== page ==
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Pakistan bombing again targets Islamist party

Attack at a campaign rally of the Jamiat Ulema-i-Islam party indicates a broadening of targets in the violence aimed at disrupting Saturday's parliamentary elections.

May 07, 2013|By Alex Rodriguez, Los Angeles Times
  • Former Pakistani Prime Minister Nawaz Sharif of the PML-N party addresses an election rally from behind bulletproof glass in Jhagra, near Peshawar.
Former Pakistani Prime Minister Nawaz Sharif of the PML-N party addresses… (Mohammad Sajjad / Associated…)

ISLAMABAD, Pakistan — For the second day in a row, a bomb blast killed and maimed participants at a campaign rally being held by one of Pakistan's Islamist religious parties, indicating a broadening of targets in the violence that has primarily taken aim at secular parties competing in parliamentary elections scheduled for Saturday.

Two bombings Tuesday killed at least 15 people and injured more than 40 at campaign rallies in northwestern Pakistan, including one being held by a religious party, Jamiat Ulema-i-Islam, authorities said. They were the latest in a wave of attacks, largely attributed to the Taliban, that have been aimed at derailing the elections.

Also on Tuesday, cricket-star-turned-politician Imran Khan suffered a minor head injury after falling from a forklift platform that was raising him to a stage at a rally in the eastern city of Lahore. Khan, whose party is expected to be a major force in the elections, fell 15 to 20 feet. Waleed Iqbal, a leader of Khan's Movement for Justice party, said Khan was conscious and in stable condition at a hospital.

An aide, Asad Umar, said Khan got several stitches but was "in high spirits."

Khan's party, which has called for dialogue with militants, has been spared the attacks that have been directed at several of the country's secular, liberal parties and which had previously excluded religious parties, some of which have long-standing ties with Taliban leaders.

However, the Taliban has condemned the entire electoral process as un-Islamic, and warned voters to stay away from the polls Saturday. The attacks against Jamiat Ulema-i-Islam make it clear that religious parties have also now become targets.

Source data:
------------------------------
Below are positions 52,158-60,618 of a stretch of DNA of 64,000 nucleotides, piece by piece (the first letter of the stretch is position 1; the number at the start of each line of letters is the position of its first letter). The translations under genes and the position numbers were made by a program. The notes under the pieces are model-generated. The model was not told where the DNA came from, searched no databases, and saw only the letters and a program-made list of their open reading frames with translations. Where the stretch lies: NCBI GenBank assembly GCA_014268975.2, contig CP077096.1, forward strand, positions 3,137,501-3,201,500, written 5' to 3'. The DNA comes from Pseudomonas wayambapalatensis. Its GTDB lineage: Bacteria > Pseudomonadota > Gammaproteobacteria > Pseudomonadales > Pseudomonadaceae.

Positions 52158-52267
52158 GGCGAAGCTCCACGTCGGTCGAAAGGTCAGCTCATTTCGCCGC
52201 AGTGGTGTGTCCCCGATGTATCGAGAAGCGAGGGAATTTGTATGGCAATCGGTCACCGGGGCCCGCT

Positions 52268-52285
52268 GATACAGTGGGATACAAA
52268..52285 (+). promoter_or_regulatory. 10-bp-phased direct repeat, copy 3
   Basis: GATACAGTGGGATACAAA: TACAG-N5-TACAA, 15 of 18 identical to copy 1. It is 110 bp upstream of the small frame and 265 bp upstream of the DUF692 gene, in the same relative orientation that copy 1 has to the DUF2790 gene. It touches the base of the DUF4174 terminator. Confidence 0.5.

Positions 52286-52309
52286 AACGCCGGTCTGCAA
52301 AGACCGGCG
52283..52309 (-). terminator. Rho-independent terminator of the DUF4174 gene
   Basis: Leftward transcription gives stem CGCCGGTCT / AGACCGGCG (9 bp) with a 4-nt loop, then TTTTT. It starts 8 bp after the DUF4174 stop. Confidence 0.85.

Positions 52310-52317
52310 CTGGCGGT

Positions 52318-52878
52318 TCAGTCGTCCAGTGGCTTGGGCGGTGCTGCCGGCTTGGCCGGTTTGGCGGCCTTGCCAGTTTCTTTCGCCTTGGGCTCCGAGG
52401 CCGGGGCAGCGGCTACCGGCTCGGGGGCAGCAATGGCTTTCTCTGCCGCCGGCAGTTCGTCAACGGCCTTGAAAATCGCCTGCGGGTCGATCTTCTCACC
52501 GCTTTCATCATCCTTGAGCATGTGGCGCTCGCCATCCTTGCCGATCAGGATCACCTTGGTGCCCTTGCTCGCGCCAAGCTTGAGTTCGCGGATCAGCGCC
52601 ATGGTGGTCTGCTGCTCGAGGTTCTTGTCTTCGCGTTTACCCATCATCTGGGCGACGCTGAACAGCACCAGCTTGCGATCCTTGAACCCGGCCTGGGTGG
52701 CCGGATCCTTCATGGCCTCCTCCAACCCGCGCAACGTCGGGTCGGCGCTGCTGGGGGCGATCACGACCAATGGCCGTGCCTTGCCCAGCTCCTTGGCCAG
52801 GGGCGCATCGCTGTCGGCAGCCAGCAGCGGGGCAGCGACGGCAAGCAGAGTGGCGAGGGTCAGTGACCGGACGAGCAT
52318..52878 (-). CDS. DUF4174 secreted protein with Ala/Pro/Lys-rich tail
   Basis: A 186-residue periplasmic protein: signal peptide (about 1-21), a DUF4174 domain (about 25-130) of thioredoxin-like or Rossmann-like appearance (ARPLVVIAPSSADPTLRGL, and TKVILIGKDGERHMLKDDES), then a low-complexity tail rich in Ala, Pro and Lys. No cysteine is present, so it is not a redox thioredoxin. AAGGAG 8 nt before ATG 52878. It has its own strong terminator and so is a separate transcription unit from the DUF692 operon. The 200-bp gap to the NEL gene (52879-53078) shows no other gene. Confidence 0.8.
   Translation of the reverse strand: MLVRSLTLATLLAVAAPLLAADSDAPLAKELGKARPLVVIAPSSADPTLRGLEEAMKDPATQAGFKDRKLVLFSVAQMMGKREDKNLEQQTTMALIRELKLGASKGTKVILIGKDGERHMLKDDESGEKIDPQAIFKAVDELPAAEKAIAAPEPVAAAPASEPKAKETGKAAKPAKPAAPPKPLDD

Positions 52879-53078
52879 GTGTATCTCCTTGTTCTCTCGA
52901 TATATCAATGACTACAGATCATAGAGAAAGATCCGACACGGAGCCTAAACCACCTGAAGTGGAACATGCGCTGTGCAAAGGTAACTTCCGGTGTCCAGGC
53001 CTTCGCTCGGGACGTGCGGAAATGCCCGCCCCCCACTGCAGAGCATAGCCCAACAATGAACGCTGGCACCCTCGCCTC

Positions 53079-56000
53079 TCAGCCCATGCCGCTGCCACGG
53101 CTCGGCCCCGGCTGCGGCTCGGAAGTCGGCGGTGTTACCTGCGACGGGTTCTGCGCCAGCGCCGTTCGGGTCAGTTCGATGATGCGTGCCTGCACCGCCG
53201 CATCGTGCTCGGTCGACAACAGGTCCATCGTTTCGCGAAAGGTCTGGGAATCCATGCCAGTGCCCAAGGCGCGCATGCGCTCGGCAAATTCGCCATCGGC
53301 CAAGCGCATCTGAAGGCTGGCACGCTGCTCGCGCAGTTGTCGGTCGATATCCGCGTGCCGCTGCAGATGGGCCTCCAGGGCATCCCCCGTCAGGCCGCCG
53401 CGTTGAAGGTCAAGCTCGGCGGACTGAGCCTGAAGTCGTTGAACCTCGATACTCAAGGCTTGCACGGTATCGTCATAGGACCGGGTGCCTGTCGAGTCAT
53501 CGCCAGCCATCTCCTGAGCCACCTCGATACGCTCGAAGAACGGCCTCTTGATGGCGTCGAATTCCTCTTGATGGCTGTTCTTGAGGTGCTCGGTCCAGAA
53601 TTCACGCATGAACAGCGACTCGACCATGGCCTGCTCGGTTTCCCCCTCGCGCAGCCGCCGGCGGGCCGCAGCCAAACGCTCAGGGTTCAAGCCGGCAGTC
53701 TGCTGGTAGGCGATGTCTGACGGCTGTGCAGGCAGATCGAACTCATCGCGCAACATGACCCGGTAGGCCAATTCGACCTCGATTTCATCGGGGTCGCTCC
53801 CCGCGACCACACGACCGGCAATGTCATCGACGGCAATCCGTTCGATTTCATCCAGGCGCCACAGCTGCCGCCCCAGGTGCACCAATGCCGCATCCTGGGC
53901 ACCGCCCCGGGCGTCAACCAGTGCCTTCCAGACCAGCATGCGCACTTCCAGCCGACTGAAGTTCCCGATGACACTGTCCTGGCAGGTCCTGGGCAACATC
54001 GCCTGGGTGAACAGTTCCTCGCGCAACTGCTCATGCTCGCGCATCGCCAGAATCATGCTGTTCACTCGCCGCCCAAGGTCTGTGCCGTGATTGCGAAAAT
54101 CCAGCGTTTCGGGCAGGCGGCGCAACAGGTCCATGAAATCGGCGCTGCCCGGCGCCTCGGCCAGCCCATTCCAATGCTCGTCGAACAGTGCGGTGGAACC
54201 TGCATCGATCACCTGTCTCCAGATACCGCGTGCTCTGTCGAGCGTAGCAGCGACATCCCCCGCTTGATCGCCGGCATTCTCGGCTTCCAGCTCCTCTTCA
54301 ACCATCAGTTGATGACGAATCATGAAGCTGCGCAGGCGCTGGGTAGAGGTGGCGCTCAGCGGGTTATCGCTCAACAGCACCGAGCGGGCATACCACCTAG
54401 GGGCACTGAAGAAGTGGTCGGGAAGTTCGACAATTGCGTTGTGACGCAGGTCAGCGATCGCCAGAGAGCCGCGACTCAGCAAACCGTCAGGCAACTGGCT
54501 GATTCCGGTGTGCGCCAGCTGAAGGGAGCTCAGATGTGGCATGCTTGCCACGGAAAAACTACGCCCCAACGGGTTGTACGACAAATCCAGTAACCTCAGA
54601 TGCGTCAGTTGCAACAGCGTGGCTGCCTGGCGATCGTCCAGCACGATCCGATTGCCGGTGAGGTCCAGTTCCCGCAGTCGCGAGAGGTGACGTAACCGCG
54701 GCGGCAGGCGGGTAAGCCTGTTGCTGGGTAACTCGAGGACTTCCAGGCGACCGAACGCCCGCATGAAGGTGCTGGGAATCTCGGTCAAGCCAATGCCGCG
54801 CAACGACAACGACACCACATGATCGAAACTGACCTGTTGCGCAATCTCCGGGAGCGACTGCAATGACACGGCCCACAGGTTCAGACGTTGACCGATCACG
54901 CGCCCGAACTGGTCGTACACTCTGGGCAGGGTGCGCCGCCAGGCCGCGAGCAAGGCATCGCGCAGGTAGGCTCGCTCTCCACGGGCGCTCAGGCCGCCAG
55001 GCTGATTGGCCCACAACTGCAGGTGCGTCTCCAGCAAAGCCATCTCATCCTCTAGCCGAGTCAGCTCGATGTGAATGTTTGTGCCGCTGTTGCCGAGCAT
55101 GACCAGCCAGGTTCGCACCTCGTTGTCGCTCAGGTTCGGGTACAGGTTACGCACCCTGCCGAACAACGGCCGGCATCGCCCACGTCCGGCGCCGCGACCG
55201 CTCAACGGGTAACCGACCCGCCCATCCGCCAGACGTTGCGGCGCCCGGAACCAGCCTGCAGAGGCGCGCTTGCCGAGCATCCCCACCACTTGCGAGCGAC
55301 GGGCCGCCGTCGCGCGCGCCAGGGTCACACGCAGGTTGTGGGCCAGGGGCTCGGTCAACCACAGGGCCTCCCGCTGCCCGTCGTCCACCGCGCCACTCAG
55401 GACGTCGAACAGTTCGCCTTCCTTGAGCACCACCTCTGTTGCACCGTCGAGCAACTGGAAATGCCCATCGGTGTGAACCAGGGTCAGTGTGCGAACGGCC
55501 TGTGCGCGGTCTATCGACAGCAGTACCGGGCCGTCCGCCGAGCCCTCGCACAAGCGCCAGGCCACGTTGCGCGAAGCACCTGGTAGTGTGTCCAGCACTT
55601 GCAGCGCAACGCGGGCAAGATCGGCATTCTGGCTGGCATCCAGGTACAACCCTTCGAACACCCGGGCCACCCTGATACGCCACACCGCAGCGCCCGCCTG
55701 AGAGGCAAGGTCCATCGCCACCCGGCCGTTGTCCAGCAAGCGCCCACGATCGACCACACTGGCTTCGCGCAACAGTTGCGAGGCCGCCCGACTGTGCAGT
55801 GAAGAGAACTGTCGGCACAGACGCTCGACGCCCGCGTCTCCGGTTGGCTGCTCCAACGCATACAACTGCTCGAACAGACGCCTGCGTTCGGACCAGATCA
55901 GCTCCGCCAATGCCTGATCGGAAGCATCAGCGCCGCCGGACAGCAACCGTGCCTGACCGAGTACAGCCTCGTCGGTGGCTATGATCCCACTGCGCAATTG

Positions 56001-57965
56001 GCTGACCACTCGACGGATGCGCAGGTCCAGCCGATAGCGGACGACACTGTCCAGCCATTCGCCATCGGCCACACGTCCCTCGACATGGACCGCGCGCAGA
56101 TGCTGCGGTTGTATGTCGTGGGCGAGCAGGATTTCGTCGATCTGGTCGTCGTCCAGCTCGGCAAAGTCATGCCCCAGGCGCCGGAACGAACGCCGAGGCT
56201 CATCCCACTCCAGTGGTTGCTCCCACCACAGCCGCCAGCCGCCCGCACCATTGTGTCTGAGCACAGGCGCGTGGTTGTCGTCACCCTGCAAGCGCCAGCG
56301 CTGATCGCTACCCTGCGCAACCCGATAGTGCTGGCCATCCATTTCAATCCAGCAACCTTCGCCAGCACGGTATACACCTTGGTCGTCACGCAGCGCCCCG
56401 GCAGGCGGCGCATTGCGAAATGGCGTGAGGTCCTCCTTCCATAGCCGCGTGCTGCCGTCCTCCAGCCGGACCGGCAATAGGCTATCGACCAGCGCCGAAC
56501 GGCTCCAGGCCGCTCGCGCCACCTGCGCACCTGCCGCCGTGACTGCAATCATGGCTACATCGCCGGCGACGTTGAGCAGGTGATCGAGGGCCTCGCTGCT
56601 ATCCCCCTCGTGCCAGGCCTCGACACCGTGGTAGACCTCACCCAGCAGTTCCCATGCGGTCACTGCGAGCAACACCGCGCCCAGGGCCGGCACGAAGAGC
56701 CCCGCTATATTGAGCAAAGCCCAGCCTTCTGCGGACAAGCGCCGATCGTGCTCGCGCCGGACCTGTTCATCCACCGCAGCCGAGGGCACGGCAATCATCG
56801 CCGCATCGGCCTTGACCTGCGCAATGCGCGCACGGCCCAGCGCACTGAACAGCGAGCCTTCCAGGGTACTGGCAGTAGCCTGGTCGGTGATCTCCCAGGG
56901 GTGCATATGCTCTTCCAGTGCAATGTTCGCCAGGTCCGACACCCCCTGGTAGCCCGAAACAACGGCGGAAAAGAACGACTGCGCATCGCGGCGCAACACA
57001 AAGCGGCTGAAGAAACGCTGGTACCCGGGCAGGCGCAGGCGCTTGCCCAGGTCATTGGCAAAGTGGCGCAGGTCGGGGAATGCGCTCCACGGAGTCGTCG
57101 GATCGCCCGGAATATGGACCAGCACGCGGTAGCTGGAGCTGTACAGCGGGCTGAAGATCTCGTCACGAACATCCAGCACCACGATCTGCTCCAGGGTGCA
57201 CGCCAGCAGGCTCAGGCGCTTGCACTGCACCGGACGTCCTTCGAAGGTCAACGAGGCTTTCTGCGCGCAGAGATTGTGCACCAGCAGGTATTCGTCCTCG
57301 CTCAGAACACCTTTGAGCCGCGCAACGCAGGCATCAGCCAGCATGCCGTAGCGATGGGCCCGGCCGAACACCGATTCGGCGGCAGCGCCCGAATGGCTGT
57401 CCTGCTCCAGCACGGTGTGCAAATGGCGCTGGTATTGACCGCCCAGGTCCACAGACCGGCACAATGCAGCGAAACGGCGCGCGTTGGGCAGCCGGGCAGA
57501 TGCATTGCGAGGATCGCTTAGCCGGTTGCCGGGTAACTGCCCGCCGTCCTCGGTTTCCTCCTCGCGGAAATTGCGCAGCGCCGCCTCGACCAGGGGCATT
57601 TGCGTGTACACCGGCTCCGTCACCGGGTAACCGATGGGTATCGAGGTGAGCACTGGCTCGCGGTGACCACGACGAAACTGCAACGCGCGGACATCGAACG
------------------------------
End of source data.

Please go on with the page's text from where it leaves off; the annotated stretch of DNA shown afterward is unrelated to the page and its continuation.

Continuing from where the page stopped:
A bomb that detonated Monday at the party's rally in the Kurram tribal region killed 25 people and injured 70. The Pakistani Taliban claimed responsibility for that blast.

On Tuesday, authorities said an attacker on a motorcycle drove up to a market in Hangu where a Jamiat Ulema-i-Islam provincial assembly candidate was holding a rally and detonated his explosives. At least 10 people died and 35 were injured. No group immediately claimed responsibility. The candidate, Mufti Said Janan, suffered minor injuries, police said.

Later Tuesday, a bomb killed five people and injured six at a small campaign rally held by a Pakistan People's Party provincial assembly candidate in the Lower Dir region of northwestern Pakistan, authorities said. It was not known whether the candidate, Zameen Khan, was injured, but his brother, Zahir Shah, was killed. Police said a homemade bomb was detonated near Shah's car.

Pakistani Taliban leaders have specifically said they would target candidates and election offices of the Pakistan People's Party, which has ruled the country for five years and is overseen by President Asif Ali Zardari.

Jamiat Ulema-i-Islam is led by Maulana Fazlur Rehman, an Islamist hard-line cleric who has been critical of Pakistan's alliance with the United States and is an outspoken proponent of the Afghan Taliban. Despite his opposition to the U.S. and Zardari, Rehman has also been the target of militant violence. In 2011, a suicide bomber tried to assassinate him in a bombing that killed 12 people in the northwestern city of Charsadda. Rehman was not hurt.

Militant attacks on candidates and their rallies have overshadowed campaigning in what will be Pakistan's first democratic transfer of governance from one civilian administration to another. The country has a long history of military takeovers and politically motivated ousters.

Almost all of the campaign violence in the country's volatile northwest has been directed at the Awami National Party, a liberal anti-Taliban group that has governed Khyber-Pakhtunkhwa province for five years. The party's candidates have abandoned the tactic of holding large public rallies and have limit their campaigns to door-to-door canvassing and small meetings in heavily secured locations.

Despite the violence, the federal government says it will not postpone the elections. It plans to deploy 600,000 security personnel to safeguard 73,000 polling stations nationwide.

alex.rodriguez@latimes.com

Special correspondent Nasir Khan in Islamabad contributed to this report.

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